PeTA prides itself on working hard towards a cruelty free world. All you need to do to verify this for yourself is to root around the PeTA website.
So it seems deeply and darkly ironic - not to mention hypocritical - that PeTA would seize upon the tragic murders in Canada of some 15 girls, who authorities believe were first killed by one Robert Pickton, a pig farmer who may then have given meat products to friends and associates that contained human remains. You can imagine the anguish of the families and friends of the victims who saw PeTA's outdoor ad, which featured a picture of a young lady side by side with a picture of a pig, and the caption: "Neither of us is meat." The response from families of missing girls was predictable:
A new anti-meat campaign that exploits the horrific killing of women in British Columbia is a disgusting travesty that demeans the victims and exploits women, critics say.
The outdoor ad, sponsored by the militant animal-rights group PETA, shows a stock head shot of a pretty young woman on one side and a "smiling" pig on the other, along with the slogan Neither Of Us Is Meat.
That's a reference to the case of Robert Pickton, the Port Coquitlam, B.C., pig farmer who is charged in the deaths of 15 women. Pickton is expected to go to trial late this year or early in 2005.
British Columbia's medical officer of health recently said meat products from Pickton's farm that were given to friends and associates may have contained human remains.
"This is terrible," Rick Frey, whose 24-year-old daughter Marnie's remains were found on the Pickton farm, said after seeing a copy of the billboard.
"I don't think we need to be reminded what the hell went on there," Frey said from Campbell River, B.C.
"When I heard about it before, in the early stages, I had nightmares. This won't help at all."
The billboards went up in Toronto and Edmonton this week, while PETA said it had a signed contract to have 1,000 flyposters plastered all over the downtowns of Vancouver, Ottawa and Montreal on May 2.
Lee Lakeman, of the Canadian Association of Sexual Assault Centres, called the ad "grotesque and exploitative in the extreme."
"It's particularly grotesque in a situation where women are dead and where many families are grieving and dealing with the horrible possibility their family members' bodies were mutilated in farm machinery and in the meat-processing machinery," said Lakeman from Vancouver.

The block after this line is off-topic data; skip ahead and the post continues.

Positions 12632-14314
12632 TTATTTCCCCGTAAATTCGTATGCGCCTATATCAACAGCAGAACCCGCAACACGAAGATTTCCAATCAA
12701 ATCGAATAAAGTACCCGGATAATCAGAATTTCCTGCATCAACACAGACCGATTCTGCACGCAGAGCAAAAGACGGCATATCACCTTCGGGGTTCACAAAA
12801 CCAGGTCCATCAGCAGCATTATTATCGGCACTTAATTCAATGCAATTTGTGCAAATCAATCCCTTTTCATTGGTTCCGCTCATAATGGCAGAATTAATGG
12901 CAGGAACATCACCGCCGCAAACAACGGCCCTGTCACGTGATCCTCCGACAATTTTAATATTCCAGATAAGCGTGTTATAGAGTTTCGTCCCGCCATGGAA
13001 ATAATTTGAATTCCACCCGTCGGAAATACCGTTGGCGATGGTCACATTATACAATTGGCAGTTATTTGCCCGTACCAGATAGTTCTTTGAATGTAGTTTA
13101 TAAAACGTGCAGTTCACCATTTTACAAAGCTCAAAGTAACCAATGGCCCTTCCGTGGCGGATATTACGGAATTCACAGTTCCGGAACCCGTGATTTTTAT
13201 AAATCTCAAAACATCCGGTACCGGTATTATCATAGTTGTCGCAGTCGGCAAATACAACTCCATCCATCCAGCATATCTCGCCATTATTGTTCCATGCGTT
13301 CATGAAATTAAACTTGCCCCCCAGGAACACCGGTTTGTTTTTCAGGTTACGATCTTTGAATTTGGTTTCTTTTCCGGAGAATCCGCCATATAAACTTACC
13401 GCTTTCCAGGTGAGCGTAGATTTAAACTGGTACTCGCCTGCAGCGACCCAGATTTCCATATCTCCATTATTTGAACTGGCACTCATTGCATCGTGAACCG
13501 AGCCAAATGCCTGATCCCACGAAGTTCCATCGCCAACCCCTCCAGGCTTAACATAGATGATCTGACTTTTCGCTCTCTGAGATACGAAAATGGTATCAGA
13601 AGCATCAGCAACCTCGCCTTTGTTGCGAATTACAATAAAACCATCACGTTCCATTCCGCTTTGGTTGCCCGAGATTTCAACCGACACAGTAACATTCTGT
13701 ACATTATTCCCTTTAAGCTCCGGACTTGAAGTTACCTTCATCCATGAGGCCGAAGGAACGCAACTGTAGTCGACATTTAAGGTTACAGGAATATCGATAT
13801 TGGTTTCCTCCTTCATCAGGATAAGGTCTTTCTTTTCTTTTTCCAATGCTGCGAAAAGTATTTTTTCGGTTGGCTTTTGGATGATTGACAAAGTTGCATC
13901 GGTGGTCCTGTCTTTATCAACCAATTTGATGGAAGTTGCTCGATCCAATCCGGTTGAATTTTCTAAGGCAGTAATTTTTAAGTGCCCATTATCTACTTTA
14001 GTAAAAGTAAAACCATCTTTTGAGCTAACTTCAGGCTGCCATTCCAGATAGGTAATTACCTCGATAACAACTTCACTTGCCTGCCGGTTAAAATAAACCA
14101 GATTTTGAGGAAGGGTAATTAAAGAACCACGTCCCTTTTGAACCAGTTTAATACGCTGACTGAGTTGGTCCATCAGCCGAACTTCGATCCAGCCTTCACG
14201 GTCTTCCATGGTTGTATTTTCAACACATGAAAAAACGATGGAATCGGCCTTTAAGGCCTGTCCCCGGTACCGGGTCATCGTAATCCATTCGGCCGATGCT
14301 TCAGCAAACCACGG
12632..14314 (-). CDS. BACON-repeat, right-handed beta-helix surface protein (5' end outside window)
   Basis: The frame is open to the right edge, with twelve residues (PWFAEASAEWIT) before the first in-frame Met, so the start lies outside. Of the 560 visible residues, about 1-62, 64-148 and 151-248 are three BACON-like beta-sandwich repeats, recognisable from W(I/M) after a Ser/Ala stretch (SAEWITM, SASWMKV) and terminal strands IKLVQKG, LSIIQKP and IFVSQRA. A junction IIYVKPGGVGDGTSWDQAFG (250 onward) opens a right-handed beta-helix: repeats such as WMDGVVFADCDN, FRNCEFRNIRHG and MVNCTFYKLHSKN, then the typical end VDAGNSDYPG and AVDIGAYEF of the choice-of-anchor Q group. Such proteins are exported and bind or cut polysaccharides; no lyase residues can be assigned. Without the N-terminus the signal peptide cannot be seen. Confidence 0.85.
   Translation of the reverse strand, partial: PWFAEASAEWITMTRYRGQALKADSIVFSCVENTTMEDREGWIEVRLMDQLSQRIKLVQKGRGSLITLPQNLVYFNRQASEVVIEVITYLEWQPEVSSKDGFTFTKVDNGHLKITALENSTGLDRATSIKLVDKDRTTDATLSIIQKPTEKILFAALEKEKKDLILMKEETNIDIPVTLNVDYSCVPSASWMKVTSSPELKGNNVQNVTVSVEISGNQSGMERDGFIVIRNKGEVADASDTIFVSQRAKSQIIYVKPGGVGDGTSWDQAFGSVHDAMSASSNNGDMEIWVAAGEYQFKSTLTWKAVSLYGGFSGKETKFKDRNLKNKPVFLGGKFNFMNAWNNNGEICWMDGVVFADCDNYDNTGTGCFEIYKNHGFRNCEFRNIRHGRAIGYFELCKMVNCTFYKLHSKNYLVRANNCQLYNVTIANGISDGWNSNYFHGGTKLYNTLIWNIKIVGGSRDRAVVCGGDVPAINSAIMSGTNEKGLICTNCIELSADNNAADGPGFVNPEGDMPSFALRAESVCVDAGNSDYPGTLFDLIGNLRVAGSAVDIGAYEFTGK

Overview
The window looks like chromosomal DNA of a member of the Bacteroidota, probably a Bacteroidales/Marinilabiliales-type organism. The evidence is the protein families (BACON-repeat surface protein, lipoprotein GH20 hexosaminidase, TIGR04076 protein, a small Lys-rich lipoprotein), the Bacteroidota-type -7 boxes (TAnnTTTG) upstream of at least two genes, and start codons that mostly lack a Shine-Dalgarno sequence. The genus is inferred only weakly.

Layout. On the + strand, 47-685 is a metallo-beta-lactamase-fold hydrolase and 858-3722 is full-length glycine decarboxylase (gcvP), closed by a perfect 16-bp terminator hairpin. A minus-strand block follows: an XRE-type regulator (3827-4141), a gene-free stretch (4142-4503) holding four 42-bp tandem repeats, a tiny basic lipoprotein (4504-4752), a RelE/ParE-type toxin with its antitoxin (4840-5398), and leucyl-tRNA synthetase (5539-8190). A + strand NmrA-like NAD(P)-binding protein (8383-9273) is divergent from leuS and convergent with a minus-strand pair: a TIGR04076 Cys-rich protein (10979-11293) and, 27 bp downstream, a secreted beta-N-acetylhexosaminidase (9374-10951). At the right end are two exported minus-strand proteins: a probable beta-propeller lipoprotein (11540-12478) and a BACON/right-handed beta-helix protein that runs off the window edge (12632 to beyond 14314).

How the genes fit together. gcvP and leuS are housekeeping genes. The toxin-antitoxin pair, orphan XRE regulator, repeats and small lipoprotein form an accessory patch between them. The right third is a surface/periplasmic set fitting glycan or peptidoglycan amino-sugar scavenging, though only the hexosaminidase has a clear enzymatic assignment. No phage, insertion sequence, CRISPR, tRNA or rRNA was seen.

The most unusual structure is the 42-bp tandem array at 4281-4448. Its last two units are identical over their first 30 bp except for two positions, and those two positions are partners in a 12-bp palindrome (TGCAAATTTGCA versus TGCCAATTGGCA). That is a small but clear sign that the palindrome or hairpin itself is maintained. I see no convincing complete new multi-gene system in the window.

The mother of one victim, however, didn't take offense, figuring that what happened to her 29 year old daughter's body after her death wasn't really all that important.
"Once she was dead and her pain was over, I'm not hung up about what happened to her body," said Pat deVries from Guelph, Ont., where she is raising Sarah's daughter.
Perhaps so. Certainly, I don't think PeTA should be banned from spreading their ads around. But there is something deeply disturbing about the ad itself and the arrogant mindset of the people who conjured up the idea. This is unspeakably cruel to most of the people who have reason to believe that their daughters fell prey to the presumptive perpetrator, Picton.
How can PeTA reconcile their desire for a cruelty-free world, with an ad that is itself cruel? It's simple! There is the greater good, after all. If you believe in the moral equivalence of humans and non-humans, then there is no problem!
The point PETA was trying to make was that animals experience pain and suffering just as people do, said Bruce Friedrich, the group's campaign director based in Washington, D.C.
"Canadians who are shocked at the thought that they may have eaten human flesh should think about the fact that there appears not to be a difference in taste between pig flesh and human flesh," said Friedrich.
"A corpse is a corpse, whether it formerly belonged to a pig, a cow, a chicken, or a human."
And there you have it! Reconciliation wasn't so hard after all! They're all just dead things!